10 Houseplants Safe for Dogs and Cats

One of the most common questions we get at the hort society is “is this plant safe for dogs or cats?” Fortunately, the folks at the American Society for the Prevention of Cruelty to Animals (ASPCA) have a long list of toxic and non-toxic plants for dogs and a similar list for cats. They also have other information on keeping your home and garden safe for your pets, so if you have a puppy or kitty or even a mature animal with a taste for horticulture, check it out.

Here are 10 common indoor plants that are safe for dogs and cats:

cat with plant

Cats can be curious about plants in and out of the house.

1. African violets (Saintpaulia spp.) With the right care (keep those leaves dry!), African violets will flower off-and-on all year and are safe for dogs and cats.

2. Polka Dot plant (Hypoestes phyllostachya) This common foliage plant is a native of Madagascar and likes indirect bright light and a monthly feeding to keep healthy and looking their best.

3. Boston fern (Nephrolepis exaltata) Boston ferns bring a touch of the tropics to our homes in winter. They do need humidity and indirect light, making them the perfect plant for your bathroom.

4. Echeveria These are one of the most common types of succulents. They have a rose shape and come in a variety of colors and forms, and are not poisonous to cats or dogs.

5. Burro’s tail (Sedum) These are a cute, fun succulent to grow and I can’t guarantee your cat won’t find them to be a wonderful toy, but they are not poisonous.

6. Spider plant (Chlorophytum comosum) This is another one that we won’t promise your pet won’t play with, but it is easy to grow and non-toxic. Don’t over-water them and give them bright light. Before you know it, you will have plenty of spider-plant babies.

7. Orchids (Phalaenopsis sp.) Eating flowers is not a good thing for cats and dogs, but your prize orchid won’t poison your pet, according to the ASPCA.

8. Christmas cactus (Schlumbergera) This is one of the most popular houseplants in the North because it sends out a beautiful flower in time for the holiday season. Fortunately, this easy-care succulent is non-toxic.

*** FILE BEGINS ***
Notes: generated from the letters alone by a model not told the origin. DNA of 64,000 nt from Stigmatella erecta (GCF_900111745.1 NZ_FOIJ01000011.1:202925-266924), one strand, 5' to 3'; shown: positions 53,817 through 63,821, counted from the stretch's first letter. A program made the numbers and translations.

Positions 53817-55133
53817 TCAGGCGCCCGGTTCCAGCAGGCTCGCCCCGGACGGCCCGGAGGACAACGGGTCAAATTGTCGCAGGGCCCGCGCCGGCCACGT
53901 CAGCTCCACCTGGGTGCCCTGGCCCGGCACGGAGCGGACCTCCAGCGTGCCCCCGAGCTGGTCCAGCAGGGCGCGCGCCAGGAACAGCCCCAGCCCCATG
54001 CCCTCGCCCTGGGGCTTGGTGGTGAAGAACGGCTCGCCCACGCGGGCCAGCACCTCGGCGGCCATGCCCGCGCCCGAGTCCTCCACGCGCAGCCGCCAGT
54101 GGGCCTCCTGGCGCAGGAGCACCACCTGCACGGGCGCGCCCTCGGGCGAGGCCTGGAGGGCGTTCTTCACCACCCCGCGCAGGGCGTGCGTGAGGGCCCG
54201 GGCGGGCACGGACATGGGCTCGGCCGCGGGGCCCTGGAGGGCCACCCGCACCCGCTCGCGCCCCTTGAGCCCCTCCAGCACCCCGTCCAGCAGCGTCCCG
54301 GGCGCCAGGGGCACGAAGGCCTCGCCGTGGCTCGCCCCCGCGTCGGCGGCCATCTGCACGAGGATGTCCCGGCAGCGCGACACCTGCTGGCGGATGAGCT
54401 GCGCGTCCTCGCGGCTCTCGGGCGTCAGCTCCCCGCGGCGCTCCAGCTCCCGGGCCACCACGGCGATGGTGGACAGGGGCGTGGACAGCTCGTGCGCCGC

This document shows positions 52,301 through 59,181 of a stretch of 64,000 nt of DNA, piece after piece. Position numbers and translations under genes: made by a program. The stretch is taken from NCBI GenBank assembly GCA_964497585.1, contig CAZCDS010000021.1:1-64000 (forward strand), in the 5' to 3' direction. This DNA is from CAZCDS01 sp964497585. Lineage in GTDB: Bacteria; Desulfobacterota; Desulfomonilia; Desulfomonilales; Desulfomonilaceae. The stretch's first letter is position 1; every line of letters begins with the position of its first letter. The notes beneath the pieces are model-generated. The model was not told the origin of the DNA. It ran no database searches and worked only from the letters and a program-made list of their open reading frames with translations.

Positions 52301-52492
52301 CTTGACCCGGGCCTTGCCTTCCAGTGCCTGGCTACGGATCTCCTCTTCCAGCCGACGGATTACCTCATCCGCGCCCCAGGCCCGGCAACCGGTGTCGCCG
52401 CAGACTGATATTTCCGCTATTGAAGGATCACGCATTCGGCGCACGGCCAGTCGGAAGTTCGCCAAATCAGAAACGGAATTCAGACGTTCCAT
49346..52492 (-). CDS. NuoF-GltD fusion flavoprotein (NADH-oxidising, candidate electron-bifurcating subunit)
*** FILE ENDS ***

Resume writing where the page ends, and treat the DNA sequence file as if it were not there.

Mature dogs enjoy sitting in the shade in the garden.

9. Trailing peperomia (Peperomia prostata) This is one of many peperomia that are non-toxic, including P. hederifolia, P. rotundifolia, P. peltfolia and others. Peperomia are very easy care and like low light and not too much water. They are the perfect plant for the office.

10. Friendship plant (Pilea involucrata) The common name of this plant comes from its ability to root easily from cuttings, making it the perfect plant to share with friends. It has fuzzy foliage and, if you are lucky, it will occasionally send up a small pink bloom.

Houseplants (and gardens) and pets can mix well as long as you observe your pet’s habits and choose plants accordingly. When in doubt, check with the ASPCA.



  1. Batb on January 22, 2020 at 3:39 pm

    Always see list of plants you should not have with pets. Nice to see the positive, what I can have. But then you are the Horticultural Society so of course you give us positive plant options. The comment on the end of the article about observing your animals habits was a good heads up also.

    • Mary Lahr Schier on January 22, 2020 at 3:53 pm

      Thanks for your nice comment! We try to be positive here.

  2. Jeff on January 25, 2020 at 5:51 pm

    Are ZZ plants safe for pets?

  3. Susan S on January 27, 2020 at 8:55 pm

    Be careful where you buy your plants. We kept spider plants because our cats liked to eat them, and the vet approved. When they completely devoured the plant, we bought a replacement at a big box home improvement store. The cats ate it, and two died. In hindsight, we should have at least washed the plant. Even better, grow spider plants from “babies”.

    • Mary Lahr Schier on January 27, 2020 at 9:02 pm

      That’s great advice! Thanks for sharing.

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